Family travels hundreds of kilometres, spends thousands to bring caribou feast to Pond Inlet

'We just wanted people to eat caribou during the Christmas season,' says Charlie Qavvataaq Inuarak, who spent about $20,000 on the trip from Pond Inlet to Hall Beach, Nunavut.

'We just wanted people to eat caribou during the Christmas season,' says elder

The family borrowed a few snowmobiles and qamutiks — traditional sleds — for the trip to Hall Beach, and talked to local hunters to find out where they should go hunting. (Michael Inuarak)

A family in Pond Inlet, Nunavut, went to great lengths to host a caribou feast for their community this month.

The family travelled 453 kilometres to Hall Beach, and in one week bagged 17 caribou to send all the way back to Pond Inlet on northern Baffin Island.

"We just wanted people to eat caribou during the Christmas season," said Charlie Quvvaqtaaq Inuarak, in Inuktitut.

The family travelled to Hall Beach, in the territory's Qikiqtaaluk region, and in one week bagged 17 caribou to send all the way back to Pond Inlet on northern Baffin Island. (CBC)

The elder from Pond Inlet travelled with his two sons and his grandson on the hunt. They flew from Pond Inlet to Igloolik at the end of November.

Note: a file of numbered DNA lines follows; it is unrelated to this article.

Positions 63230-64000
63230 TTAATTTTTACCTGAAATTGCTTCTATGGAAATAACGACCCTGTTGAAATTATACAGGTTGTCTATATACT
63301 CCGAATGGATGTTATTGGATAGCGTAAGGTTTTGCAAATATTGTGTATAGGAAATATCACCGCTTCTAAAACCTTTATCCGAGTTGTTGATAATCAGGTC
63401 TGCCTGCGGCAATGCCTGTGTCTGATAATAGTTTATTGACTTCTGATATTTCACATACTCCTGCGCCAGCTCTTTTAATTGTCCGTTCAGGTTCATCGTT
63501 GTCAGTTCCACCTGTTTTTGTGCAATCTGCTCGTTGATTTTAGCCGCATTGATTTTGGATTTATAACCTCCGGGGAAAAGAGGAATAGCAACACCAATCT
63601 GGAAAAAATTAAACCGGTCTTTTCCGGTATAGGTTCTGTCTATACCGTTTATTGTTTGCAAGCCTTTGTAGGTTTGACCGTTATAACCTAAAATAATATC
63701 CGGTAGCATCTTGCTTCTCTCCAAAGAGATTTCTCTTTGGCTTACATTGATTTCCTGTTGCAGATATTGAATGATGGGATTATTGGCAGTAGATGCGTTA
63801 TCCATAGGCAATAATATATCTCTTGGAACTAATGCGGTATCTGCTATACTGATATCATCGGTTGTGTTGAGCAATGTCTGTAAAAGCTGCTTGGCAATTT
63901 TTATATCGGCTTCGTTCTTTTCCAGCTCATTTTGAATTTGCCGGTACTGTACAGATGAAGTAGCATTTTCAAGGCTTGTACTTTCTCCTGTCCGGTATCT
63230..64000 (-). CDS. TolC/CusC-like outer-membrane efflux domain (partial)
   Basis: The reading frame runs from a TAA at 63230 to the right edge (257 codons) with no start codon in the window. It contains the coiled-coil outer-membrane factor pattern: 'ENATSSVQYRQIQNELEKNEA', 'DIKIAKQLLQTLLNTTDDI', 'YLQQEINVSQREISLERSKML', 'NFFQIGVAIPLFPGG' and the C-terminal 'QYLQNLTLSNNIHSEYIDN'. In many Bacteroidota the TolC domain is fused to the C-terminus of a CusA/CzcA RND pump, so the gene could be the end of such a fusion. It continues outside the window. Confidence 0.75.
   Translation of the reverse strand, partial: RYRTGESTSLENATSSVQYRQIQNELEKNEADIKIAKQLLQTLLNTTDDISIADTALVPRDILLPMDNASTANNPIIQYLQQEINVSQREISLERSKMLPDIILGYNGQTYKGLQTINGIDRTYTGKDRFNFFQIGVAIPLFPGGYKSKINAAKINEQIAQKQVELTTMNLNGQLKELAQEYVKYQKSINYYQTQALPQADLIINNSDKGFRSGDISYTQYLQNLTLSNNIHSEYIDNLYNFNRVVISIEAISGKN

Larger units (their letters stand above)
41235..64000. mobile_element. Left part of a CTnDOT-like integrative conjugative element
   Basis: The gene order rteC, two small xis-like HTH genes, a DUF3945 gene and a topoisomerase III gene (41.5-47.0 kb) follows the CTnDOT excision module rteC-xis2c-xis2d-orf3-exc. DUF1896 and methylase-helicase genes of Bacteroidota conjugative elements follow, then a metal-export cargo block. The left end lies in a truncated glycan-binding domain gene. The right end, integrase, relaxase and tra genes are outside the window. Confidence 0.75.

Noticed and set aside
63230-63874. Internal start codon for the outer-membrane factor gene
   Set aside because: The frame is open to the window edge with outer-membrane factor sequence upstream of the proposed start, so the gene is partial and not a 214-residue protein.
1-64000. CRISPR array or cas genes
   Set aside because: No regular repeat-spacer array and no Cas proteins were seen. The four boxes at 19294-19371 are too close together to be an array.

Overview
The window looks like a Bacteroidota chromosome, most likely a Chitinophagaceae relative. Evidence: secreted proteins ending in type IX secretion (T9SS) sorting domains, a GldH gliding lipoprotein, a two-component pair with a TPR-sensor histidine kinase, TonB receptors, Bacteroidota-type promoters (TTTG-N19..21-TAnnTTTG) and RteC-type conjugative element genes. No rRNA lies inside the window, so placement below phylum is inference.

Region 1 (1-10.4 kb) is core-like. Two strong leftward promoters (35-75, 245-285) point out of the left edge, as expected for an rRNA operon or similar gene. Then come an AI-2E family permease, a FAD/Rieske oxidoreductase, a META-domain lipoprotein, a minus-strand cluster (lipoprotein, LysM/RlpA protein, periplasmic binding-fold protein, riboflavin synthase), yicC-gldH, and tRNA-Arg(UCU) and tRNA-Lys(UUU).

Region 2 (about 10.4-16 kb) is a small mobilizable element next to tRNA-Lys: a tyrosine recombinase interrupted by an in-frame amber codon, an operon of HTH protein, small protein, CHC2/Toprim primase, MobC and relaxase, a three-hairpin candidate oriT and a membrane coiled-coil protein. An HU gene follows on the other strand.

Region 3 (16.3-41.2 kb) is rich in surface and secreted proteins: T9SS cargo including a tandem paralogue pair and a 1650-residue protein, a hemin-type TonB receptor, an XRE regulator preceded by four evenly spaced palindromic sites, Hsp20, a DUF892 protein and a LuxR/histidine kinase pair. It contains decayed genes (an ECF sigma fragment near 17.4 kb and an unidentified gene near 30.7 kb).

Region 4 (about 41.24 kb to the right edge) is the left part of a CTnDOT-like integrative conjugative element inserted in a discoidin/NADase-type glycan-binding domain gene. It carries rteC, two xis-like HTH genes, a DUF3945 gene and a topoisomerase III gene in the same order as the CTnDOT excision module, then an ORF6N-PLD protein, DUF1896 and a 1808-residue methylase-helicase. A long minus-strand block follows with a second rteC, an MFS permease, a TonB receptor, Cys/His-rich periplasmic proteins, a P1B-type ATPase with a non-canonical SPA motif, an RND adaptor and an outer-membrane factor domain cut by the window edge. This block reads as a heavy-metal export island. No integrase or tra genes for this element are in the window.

Once there, Quvvaqtaaq Inuarak bought a brand new snowmobile for the trip. They borrowed a few snowmobiles and qamutiks — traditional sleds — from family members, and talked to local hunters to find out where they should go hunting.

The family had to travel to Hall Beach to hunt caribou legally. Every Baffin Island community has been on a restricted quota system since 2015, due to a dwindling number of caribou.

Quvvaqtaaq Inuarak said there used to be a lot of caribou near Pond Inlet, but that's no longer the case. "So we travel very far, hundreds and hundreds [of] kilometres in very cold temperatures."

Residents joined the family at a caribou feast in Pond Inlet last Saturday. (Lysa Koonark)

After the successful hunt, the men sent hundreds of kilograms of caribou meat home on cargo, which Quvvaqtaaq Inuarak said was "very costly."

Quvvaqtaaq Inuarak's son said his father spent $15,000 on the new snowmobile, $500 on fuel, and $3,000 for plane tickets.

"I am not asking for anything in return," said Quvvaqtaaq Inuarak.

They had a community feast with the caribou in Pond Inlet on Saturday. Quvvaqtaaq Inuarak said many people in the community have been craving caribou for a long time.

The family bagged 17 caribou on the trip and sent it back to Pond Inlet on a cargo flight. (Michael Inuarak)

"Many were eager to eat the caribou and grabbed what they could when the feast started," he said.

Rhoda Koonoo was among the crowd. 

"There were so many people, I did not think I would have a chance to have some, but I did and was full," said Koonoo. 

"I am very grateful."

The men travelled to Hall Beach so they could legally hunt caribou. There are restrictions on Baffin Island due to dwindling caribou numbers. (Michael Inuarak)

Quvvaqtaaq Inuarak wants to keep the Inuit tradition of sharing alive.

"I am so connected to my parents, and we are comfortable sharing food. So we all ate together," he said. 

"It is my parents who taught me to share traditional food. It is the way we do things as Inuit."

With files from Salome Avva